The Florida Fish and Wildlife Conservation Commission (FWC), at its April meeting near Tallahassee, moved forward unanimously with a proposal to make Tarpon and Bonefish catch-and-release-only fisheries.
Undercover video shows thousands of pounds of dead fish, mostly red snapper, floating to the surface after one of the controversial demolitions in the Gulf—not only is it killing fish, but destroying their habitat forever.
The Florida Fish and Wildlife Conservation Commission (FWC) is hosting two webinars in December to gather public testimony and input on the potential creation of saltwater game fish and sport fish designations.
The online meetings are from 6 to 8 p.m. Dec. 10 and 12. To participate in a webinar, visit http://myfwc.com/fishing/saltwater/rulemaking/workshops/ at the start of each meeting
The Florida Fish and Wildlife Conservation Commission (FWC) honored Florida’s heroes on Veterans Day, Nov. 11, by implementing changes to commercial licensing requirements. The changes make it easier for Florida veterans and veterans with disabilities to enter the commercial fishing industry.
Governor Rick Scott said, “We have a tremendous opportunity not only to give thanks to the men and women that served our nation so courageously, but also to provide them with more support so they can pursue careers in fishing here in Florida. This initiative will expand job opportunities for our veterans and get more folks involved in the commercial fishing industry, which is a win-win for Florida.”
Attention Divers! Boaters! Non-Divers! Nice People! Friends of the Anclote! Anclote Key needs you!
On Saturday, September 22nd from 1-5 pm, Gulfantatics Dive Club
http://www.narcosisscuba.com/about-us/gulfanatics (Narcosis Scuba/Tarpon Springs) is organizing it's latest Coastal Cleanup and Picnic.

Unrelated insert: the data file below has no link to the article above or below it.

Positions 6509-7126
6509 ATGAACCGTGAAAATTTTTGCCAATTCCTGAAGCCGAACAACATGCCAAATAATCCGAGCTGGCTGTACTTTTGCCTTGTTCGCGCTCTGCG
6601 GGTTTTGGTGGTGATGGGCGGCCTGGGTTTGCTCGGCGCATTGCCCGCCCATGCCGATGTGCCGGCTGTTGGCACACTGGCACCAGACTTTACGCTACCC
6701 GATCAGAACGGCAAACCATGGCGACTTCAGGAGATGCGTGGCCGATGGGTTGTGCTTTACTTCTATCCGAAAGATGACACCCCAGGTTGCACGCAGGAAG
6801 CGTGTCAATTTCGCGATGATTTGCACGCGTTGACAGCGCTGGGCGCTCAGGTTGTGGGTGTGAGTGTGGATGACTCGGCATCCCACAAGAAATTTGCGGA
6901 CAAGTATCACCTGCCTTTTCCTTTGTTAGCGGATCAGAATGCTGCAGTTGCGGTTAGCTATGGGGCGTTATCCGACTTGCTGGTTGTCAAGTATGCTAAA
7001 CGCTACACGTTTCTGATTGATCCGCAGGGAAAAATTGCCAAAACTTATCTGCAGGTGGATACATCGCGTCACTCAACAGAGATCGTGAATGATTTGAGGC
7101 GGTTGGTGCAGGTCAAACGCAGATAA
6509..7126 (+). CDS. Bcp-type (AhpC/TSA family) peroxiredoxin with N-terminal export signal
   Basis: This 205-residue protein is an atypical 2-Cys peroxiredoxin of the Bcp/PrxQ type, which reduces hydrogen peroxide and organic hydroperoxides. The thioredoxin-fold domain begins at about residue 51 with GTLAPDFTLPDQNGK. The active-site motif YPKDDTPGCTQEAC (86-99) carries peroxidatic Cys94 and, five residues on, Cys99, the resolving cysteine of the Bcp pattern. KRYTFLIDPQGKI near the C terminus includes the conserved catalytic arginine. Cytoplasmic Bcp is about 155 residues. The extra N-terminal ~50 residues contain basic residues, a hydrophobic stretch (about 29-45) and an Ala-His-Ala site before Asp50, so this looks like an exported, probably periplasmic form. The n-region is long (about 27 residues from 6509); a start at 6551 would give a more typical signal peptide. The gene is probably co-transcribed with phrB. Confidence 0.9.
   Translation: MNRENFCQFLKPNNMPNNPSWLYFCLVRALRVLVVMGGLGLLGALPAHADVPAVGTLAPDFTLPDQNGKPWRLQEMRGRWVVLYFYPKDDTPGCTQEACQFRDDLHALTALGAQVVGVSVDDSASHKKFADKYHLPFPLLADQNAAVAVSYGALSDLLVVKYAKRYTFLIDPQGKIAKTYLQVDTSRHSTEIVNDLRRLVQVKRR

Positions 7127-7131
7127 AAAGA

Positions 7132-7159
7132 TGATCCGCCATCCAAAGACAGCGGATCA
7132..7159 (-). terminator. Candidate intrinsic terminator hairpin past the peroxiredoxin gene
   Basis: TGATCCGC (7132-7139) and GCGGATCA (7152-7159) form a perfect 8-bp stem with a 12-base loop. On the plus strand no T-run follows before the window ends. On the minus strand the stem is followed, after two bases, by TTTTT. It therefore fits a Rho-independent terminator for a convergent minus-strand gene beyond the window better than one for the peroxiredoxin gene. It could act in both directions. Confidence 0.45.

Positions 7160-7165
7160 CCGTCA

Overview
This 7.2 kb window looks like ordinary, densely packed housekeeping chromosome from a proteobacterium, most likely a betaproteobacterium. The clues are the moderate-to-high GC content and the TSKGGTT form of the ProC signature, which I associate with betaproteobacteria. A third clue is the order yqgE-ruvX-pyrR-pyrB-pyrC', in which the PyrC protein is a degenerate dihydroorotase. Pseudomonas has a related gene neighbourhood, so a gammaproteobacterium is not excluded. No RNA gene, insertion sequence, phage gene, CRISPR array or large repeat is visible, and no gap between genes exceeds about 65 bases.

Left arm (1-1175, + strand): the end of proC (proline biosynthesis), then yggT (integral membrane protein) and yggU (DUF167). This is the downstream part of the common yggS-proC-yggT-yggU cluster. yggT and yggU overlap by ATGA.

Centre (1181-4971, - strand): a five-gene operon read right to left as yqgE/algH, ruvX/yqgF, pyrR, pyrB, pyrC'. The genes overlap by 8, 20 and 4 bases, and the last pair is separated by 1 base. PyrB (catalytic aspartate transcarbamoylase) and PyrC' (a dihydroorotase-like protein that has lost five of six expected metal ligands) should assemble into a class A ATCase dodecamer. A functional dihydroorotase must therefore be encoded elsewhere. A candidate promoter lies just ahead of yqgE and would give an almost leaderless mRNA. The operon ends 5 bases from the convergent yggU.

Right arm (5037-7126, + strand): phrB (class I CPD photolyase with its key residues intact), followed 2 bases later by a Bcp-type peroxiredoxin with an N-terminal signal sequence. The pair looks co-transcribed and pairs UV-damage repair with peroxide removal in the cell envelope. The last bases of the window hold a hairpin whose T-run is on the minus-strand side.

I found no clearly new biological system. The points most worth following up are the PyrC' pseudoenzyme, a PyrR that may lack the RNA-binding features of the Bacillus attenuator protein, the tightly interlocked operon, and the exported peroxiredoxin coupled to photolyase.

Both land and water will be "cleaned" - including the island lake the island beach and the dive site on Anclote Key.
This is a great opportunity to "give back," get wet, and have fun.
The plan is to embark on the cleanup first, then enjoy lunch while we measure and log the debris.
The Florida Fish and Wildlife Conservation Commission (FWC) has announced changes to the lionfish harvest. Harvesting invasive lionfish no longer will require a fishing license when using certain gear, and there is no recreational or commercial bag limit.
The FWC is taking these actions to encourage more Floridians and visitors to harvest lionfish.
The recreational harvest season for Snook opened Sept. 1 in Florida’s Atlantic coastal and inland waters, including Lake Okeechobee and the Kissimmee River. The season remains closed in all Gulf of Mexico waters, including Everglades National Park and Monroe County, through Aug. 31, 2013.
Anglers may report their catch on the Snook Gamefish Foundation’s website at Snookfoundation.org by clicking on “Angler Action.” This information is important to the FWC in completing stock assessments on species such as Snook.
Rep. Steven Palazzo (R-Miss.) is circulating a letter to members of Congress and inviting them to join a call for a temporary moratorium on rig removals related to the Idle Iron Policy. A moratorium is needed to allow time to develop a thoughtful, rational process to evaluate those structures and keep as many as safely possible in the water. The deadline for your Congressmen to sign on in support of protecting that habitat is July 17.
The Florida Fish and Wildlife Conservation Commission (FWC) voted to keep the recreational harvest of snook in Gulf of Mexico waters closed for another year to offer the species additional protection after a 2010 cold kill detrimentally affected the population.
After determining that two years of season extensions did not significantly impact the bay scallop population, the Florida Fish and Wildlife Conservation Commission (FWC) decided June 28 to permanently extend the recreational season by adding two weeks to the end.
The decision was made at the Commission meeting in Palm Beach Gardens. Commissioners also directed staff to look into the possibility of a future commercial harvest of bay scallops. The commercial harvest of bay scallops has been closed in Florida state waters since 1994.